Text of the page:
At its AGM last weekend, the Green Climate Protection Package was rolled out.
- It contains the over-riding goal of net carbon-neutral economy by 2050, with a National Carbon Budget comprising a series of five-yearly budget components to get to that goal.
- There will be an independent Climate Commission to advise the Government on both budget and policy.
- The policy will be two inter-related policy mechanisms: an economic instrument and a suite of complementary measures.
- As the economic instrument, the failed ETS will be phased out and a climate tax will apply to all emissions, except that with agriculture it will initially only apply to dairy. All revenue thus raised will be recycled back to households through income tax relief and to businesses and farms through corporate tax relief. The dairy farms will be able to use a green farm certification scheme to claw back some of their tax liability.
- The complementary measures will include a set of specific incentives in green energy, green transport, green finance and green farms and forestry.
This marks the Green Party out as the only party contesting the election with a comprehensive and effective plan to protect the climate. Given this is the most challenging issue we have ever faced, it’s not a bad idea for the other parties to respond.
National cabinet minister Tim Groser responded this morning, on RNZ. It is not difficult to rebut the five substantive critiques he advanced. They were as follows:
- Our plan would do nothing to change consumer behaviour but would put ‘vulnerable parts of the economy’ at risk.
Wrong: the Green plan will commence the transformation to a decarbonised economy within a time-frame that averts dangerous climate change; while protecting consumers (through an income tax-free threshold) and businesses and farms (through a 1% company tax cut). Individual businesses and farms that still believe they face financial hardship would be free to apply for special consideration. Those applications would be handled with full public transparency.
- Climate change is a ‘very large international problem’ that needs a global solution. But ‘people of this extreme position’ overlook the fact that New Zealand is of tiny economic and political significance and it is only the large emitters in aggregate that are going to make the difference.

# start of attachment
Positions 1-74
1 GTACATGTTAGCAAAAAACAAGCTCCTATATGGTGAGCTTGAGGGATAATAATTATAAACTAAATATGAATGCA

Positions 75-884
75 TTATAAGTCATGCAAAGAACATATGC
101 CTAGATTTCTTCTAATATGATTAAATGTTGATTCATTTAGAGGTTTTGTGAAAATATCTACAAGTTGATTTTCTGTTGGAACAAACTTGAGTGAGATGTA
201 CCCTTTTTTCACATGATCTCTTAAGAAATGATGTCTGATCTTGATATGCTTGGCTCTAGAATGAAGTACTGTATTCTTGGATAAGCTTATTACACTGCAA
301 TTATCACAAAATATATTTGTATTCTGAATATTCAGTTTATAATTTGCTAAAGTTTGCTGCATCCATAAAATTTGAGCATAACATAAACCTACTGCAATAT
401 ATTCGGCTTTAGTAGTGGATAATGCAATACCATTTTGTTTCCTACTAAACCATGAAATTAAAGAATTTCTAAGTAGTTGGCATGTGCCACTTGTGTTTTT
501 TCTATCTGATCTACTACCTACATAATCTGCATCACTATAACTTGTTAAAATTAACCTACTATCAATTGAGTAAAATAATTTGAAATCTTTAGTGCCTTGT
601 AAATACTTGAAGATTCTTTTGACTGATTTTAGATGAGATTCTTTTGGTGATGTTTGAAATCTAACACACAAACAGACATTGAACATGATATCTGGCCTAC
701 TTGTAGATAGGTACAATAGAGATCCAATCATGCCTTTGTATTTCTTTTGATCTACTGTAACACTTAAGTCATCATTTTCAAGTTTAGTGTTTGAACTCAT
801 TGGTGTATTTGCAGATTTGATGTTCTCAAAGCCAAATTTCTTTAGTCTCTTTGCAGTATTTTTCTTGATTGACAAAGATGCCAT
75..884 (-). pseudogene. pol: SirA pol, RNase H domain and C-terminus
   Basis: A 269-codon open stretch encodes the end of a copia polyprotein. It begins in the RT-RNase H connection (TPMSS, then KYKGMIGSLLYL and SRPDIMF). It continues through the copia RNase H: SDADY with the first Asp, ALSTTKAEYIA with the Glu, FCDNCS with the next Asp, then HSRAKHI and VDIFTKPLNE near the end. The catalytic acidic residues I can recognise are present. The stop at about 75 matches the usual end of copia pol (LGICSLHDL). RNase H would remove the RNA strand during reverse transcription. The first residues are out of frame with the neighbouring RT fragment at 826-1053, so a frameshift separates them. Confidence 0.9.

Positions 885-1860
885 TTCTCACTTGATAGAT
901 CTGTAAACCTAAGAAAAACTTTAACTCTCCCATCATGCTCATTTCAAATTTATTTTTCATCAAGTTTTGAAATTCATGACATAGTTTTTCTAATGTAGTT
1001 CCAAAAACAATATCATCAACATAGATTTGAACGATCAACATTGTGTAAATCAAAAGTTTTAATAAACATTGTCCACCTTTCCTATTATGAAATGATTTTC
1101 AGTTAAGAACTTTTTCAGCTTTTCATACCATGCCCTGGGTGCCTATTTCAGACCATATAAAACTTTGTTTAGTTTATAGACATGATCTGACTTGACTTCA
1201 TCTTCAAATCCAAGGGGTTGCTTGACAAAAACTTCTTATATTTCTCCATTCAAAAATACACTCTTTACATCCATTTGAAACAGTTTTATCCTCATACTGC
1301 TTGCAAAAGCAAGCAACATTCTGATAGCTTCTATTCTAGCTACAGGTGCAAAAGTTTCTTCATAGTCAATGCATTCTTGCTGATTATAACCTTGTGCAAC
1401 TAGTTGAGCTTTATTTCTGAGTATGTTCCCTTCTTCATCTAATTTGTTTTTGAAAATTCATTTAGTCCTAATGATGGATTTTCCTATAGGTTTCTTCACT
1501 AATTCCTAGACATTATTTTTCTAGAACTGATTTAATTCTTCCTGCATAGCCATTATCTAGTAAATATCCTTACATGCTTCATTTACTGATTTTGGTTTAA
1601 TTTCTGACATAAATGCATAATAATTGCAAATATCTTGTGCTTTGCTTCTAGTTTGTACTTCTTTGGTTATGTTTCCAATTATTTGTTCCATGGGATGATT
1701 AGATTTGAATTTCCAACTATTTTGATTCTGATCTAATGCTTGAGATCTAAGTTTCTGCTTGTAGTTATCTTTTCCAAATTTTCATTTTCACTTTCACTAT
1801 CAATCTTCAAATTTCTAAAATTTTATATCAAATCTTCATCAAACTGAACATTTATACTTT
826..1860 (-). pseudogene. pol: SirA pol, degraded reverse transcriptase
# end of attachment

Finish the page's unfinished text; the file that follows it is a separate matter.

Misleading: each country, and especially each rich developed country, has a legal obligation under the UN convention to reduce emissions. That was signed by a Jim Bolger’s National Govt. in ‘92. John Key’s Govt. under Tim Groser’s ministerial proclamations, is welching on that obligation. Each country, large and small, is obliged to do its fair share. New Zealand currently is not. We did not adopt this craven attitude when we sent our troops to Gallipoli.
- New Zealand is only one of a small group of countries that place a price on carbon; some 97% of emissions remain outside the price mechanism.
Misleading: Under the UN convention, the rich developed countries are to take the lead ahead of the developing world, in reducing emissions, until there is a global agreement in place that includes obligations for all. That global agreement will not enter into force until 2020. Between 1992 and 2020, it is the rich countries that must reduce. The fact that most emissions are outside the European trading system does not change that.
- New Zealand has one of the most efficient dairy and pasture-based economies and we should be encouraging our farmers to do more, not less.
Misleading: it is precisely because we have one of the more efficient livestock economies that we must commence the move to low-carbon farming. NZ agriculture is capable of responding to a price signal that disincentivises carbon pollution and promotes productivity.
- New Zealand’s ETS is working ‘only very slowly’ because international carbon prices are so low; it requires the international community to get its act together on climate policy, first.
Ironically true: New Zealand could have ‘greened’ its ETS independent of the international system, but this Govt. chose not to. That is why we need now to phase out the ETS and introduce a fiscal package that will be effective in reducing emissions and fair between sectors.